- Costly for leaders: poorly planned and executed change ultimately costs leaders their credibility
- Costly for organizations: poorly planned change can significantly affect organizational performance and competitiveness
However, organizations that capture and leverage legacy data about change can use it to better inform and improve change performance now and in the future. By learning from both good and bad experiences, there are clear insights for change leaders about:
- the likely results from new change projects if old practices are repeated
- strengths to be leveraged
- focus areas for greater success
We leverage this on a daily basis in our work with clients, for example, by using our Roadmap Pro digital change management platform to quickly review, adjust and redeploying plans and tactics that you know were successful to similar projects across the organization.
- Structured use of data can help with selection and assessment of your team - By taking a structured and proactive approach to using change data in the selection and assessment of people for change roles you enhance the chances of success.
We use this type of approach in a number of ways:
- Change Agent Assessment – an integrated assessment which is available on our digital platform and which is specifically designed to aid the selection of the most suitable candidate to implement a change initiative. It can also be used to assess development needs for a change agent.
- Sponsor assessment – a dedicated assessment for change leaders which is specifically designed to provide them with guidance and feedback on key variables including behavior modelling, use or positive/negative enforcement, understanding people impact to change and focus on future state objectives.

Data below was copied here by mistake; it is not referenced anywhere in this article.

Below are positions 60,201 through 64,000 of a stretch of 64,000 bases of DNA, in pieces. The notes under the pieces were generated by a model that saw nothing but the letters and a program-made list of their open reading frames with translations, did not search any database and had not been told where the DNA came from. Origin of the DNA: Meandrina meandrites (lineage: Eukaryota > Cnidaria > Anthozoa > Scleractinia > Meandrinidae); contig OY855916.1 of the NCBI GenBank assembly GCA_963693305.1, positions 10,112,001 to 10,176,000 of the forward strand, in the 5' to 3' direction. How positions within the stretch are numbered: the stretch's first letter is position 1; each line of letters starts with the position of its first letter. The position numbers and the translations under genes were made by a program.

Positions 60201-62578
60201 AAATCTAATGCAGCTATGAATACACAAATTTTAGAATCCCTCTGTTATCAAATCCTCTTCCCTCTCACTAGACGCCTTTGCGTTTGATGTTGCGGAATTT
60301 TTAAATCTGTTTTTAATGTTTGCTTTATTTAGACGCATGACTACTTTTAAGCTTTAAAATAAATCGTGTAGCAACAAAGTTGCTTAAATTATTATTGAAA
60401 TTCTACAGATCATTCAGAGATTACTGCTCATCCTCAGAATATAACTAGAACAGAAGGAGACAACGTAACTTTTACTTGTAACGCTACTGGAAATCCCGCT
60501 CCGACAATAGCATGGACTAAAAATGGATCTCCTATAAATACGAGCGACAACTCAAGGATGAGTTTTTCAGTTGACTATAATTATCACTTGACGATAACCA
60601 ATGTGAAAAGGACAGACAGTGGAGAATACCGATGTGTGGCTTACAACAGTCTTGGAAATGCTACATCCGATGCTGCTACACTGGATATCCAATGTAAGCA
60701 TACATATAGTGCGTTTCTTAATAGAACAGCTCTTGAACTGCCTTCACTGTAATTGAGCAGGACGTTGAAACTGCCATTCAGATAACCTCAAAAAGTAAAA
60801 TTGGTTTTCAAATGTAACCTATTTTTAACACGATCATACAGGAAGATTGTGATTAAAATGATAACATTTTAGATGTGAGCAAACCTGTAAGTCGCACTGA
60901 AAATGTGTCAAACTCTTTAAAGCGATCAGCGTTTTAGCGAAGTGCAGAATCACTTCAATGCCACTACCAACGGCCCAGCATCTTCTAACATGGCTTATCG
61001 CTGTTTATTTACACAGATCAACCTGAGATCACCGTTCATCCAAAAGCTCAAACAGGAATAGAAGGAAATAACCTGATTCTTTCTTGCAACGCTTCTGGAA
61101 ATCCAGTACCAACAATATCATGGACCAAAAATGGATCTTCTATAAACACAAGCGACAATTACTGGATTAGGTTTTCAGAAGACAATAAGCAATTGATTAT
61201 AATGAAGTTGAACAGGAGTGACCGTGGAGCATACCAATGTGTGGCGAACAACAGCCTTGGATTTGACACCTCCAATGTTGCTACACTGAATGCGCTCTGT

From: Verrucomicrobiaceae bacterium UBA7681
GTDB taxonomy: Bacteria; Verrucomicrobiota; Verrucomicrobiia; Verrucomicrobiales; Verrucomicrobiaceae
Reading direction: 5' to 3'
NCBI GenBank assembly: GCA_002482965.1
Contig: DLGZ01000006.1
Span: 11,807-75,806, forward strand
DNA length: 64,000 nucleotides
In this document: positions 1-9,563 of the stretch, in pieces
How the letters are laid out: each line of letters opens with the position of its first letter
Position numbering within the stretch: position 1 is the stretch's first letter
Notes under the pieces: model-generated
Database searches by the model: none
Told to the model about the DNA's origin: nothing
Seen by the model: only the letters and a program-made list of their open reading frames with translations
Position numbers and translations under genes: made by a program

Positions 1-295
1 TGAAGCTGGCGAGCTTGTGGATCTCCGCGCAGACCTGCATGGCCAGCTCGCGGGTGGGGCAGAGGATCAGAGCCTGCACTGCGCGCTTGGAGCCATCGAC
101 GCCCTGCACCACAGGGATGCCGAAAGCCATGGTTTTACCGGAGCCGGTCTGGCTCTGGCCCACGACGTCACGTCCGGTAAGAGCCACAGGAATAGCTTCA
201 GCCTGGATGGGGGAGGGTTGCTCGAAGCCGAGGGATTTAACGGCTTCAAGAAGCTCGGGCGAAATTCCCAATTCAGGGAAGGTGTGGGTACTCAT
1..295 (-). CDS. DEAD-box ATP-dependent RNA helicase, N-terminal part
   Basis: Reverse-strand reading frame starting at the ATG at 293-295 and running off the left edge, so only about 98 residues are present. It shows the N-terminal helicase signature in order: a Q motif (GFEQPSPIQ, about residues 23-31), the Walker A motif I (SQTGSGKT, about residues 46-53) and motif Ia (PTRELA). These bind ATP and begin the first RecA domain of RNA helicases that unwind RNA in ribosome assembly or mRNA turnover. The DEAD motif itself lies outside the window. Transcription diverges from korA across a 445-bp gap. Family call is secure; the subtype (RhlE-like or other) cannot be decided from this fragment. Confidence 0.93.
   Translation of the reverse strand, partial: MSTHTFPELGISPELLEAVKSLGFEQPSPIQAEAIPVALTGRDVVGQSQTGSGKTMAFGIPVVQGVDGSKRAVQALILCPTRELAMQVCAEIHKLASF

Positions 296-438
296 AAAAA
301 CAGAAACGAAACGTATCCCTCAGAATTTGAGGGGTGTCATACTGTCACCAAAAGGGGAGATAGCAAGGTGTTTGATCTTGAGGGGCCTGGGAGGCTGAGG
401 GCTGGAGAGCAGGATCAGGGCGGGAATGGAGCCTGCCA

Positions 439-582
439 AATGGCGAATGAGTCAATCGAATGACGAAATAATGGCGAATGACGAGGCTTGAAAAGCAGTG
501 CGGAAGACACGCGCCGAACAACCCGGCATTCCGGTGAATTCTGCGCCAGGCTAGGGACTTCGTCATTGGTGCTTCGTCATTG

More on these to follow in a subsequent blog as part of the series.
- You can take a dashboard driven approach to change – That mirrors the approach that the rest of the organizations is taking in the way that they collect, analyze and report data and insight.
By taking a dashboard driven approach to change you allow sponsors and executives the information they need, in a structured and centralized way, that enables them to make decisions around:
- The volume of change that the organization can absorb
- Go/no go decisions
- Project and change prioritization
- All of this makes leader engagement easier – if leaders are constantly interacting with your peers in sales, finance, marketing and ops who are reporting to them on increasingly sophisticated dashboards then it’s only natural that they are going to have a similar expectation of change management.
As a discipline, change management is far from short of data. In spreadsheets, on hard drives, shared drives and computer desktops. The key to making it valuable is centralizing it on a single platform and delivering it in a way that engages leaders and people in the task at hand.
It’s all about engagement. And by leveraging the power of big data you can ensure that everyone knows what’s working, what’s not and how – as a team – you are going to fix things.
That concludes our first post on this particular series on big data – and how it can transform your approach to change. Over the next few weeks we will be taking a look at the topic from a number of different angles including how you can use data to effectively baseline your changes, how you can build it into your selection and development processes and how to use it to create powerful dashboards for your change initiatives.